How can one make lowsodium cheese

Although sodium is an essential component in the human diet, excessive intakes have undesirable physiological effects, the most significant of which are hypertension and increased calcium excretion (which can lead to osteoporosis). The recommended daily requirement of sodium for the adult human is -2.4 g Na+, which is equivalent to -6 g NaCl, per day. Sodium intake in the modern western diet is 2-3-fold higher than recommended. This has given rise to recommendations for reduced dietary intake of Na+ and an increased demand for reduced-sodium foods, including cheese. However, owing to the important role of salt in cheese [39], reduction in salt level must be such that the quality and safety of the cheese are not compromised. Probably the most effective approaches to date for reducing sodium are:

• reducing added NaCl to the minimum level required for optimum quality;

• partial substitution of NaCl with KCl.

Maintaining the salt content at the minimum level required for optimal quality of any given variety requires large databases showing the relationships, if any, between the salt content and grading scores/cheese quality [80]. Published information of this type is readily available for Cheddar cheese [100], but less so for other varieties. Studies investigating relationships between composition and quality/grading scores of Cheddar have identified four key compositional parameters that have a major influence on quality. These include levels of salt-in-moisture (S/M), moisture-in-non-fat-substances, pH and fat-in-dry-matter. S/M level has a critical effect on quality, with grade deteriorating rapidly at S/M levels <3.0 and >6% (w/w). The recommended ranges for S/M are 4.7-5.7% S/M for first-grade Cheddar, and 4-4.7% and 5.7 to 6% S/M for second-grade Cheddar. Reducing the S/M to the lower end (4.7-5.0% S/M) of the range prescribed for first-grade quality cheese enables a 12% reduction in sodium content while maintaining excellent cheese quality. The implementation of this approach would necessitate a high degree of process control to ensure that the mean salt concentration is consistently kept within a narrow window of tolerance. For cheeses other than Cheddar further studies relating quality (grading scores, consumer acceptability) to salt level, are required so as to establish the minimum level to which the NaCl can be reduced without compromising quality.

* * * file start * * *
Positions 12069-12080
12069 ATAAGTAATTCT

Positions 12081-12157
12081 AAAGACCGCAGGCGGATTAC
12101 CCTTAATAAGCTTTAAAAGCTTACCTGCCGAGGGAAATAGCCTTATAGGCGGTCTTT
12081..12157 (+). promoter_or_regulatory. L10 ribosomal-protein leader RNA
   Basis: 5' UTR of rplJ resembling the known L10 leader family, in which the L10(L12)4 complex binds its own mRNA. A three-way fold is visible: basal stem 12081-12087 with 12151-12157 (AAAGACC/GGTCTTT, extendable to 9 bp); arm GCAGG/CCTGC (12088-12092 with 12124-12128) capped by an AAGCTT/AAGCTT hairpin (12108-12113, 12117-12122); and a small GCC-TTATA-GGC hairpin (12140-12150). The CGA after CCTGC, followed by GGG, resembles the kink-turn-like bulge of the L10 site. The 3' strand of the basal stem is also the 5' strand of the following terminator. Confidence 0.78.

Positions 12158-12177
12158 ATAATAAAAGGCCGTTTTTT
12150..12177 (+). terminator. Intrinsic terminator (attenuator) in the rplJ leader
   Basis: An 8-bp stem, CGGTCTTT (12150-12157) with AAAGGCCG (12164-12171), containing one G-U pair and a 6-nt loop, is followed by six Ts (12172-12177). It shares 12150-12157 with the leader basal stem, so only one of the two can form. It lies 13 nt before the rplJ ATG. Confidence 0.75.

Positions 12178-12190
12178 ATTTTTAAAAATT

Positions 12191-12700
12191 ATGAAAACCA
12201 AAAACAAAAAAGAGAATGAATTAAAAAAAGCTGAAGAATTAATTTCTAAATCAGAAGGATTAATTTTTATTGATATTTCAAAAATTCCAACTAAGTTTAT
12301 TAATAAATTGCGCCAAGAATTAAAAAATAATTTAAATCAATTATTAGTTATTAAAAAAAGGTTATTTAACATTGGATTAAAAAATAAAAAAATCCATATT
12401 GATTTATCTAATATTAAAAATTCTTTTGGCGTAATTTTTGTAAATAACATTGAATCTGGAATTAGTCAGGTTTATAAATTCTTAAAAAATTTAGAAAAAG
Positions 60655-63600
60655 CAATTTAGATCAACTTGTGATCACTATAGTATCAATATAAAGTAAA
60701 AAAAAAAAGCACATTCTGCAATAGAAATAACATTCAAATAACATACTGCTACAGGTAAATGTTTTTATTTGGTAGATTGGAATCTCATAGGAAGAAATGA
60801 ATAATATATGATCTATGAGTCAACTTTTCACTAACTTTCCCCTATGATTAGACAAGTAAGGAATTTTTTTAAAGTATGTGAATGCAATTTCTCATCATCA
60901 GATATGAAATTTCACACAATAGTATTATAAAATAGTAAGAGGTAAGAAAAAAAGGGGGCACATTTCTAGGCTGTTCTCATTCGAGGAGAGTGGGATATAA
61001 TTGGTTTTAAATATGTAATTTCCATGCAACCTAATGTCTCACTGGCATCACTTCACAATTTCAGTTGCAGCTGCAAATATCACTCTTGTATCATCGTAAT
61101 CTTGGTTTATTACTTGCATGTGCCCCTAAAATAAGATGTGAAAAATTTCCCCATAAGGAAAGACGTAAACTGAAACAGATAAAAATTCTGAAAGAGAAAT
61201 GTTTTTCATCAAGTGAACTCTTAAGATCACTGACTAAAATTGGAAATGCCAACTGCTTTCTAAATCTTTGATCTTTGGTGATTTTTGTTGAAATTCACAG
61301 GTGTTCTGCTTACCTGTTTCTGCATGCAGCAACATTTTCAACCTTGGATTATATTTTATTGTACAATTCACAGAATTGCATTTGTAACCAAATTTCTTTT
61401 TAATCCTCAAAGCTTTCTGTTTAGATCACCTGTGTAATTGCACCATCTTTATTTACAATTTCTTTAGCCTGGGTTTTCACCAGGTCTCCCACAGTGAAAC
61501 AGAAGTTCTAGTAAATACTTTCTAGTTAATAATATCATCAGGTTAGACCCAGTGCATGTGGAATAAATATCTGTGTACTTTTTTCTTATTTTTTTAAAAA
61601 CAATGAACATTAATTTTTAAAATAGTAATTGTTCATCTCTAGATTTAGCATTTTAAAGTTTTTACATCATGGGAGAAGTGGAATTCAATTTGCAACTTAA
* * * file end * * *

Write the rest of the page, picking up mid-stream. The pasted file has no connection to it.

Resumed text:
Owing to the varying effects of different anions and cations on saltiness, the partial substitution of NaCl by an alternative salt with a non-sodium cation offers potential as a means of reducing sodium in cheese. Consequently, KCl, MgCl2 and CaCl2 have been extensively investigated as potential substitutes for NaCl in the production of low-sodium cheeses. These salts on their own or in 1:1 mixtures with NaCl are unsuitable because of associated sensory defects such as crumbly, soft greasy texture, and metallic and bitter off-flavours in the cheese. In contrast, the partial substitution of NaCl with NaCl : KCl mixtures with weight ratios >70:30 does not markedly alter biochemical, textural and microbiological characteristics of cheeses, and offers significant potential for reducing sodium level (by <30%) in cheese.

Other approaches to salt reduction include (i) protein-enrichment of cheese-milk by supplementation of cheesemilk with reverse osmosis/ultrafiltered milk retentate [16], and (ii) the addition of flavour-enhancing substances to natural cheese. The potential of protein-enrichment of cheesemilk as a means of salt reduction has been ascribed to the higher levels of calcium and phosphate in the resultant cheese, which contribute directly to its 'saltiness'. They also increase the buffering capacity of the cheese and thereby prevent the likelihood of low pH and associated defects such as excessive proteolysis and bitterness, which are otherwise likely in low-salt cheese. However, major differences have been found in the effectiveness of this approach between the limited number of studies undertaken. Flavour-enhancing substances added to compensate for the reduced saltiness include autolysed yeast extract, gluconic acid-6-lactone, glycinamide hydrochloride, monosodium glutamate and/or 5'-ribonucleotides. While such substances may enhance the perception of saltiness, they have often been associated with the development of off-flavours described as metallic, bitter, burnt, scorched, meaty and brothy.

For cheese and other food products, our long-term ability to reduce sodium will be further enhanced by developments in sensory research investigating product factors (e.g. structure, rheology, texture) affecting the release of salty flavour during mastication and how the perception of saltiness during mastication is affected by the presence of other taste and/or odour compounds.

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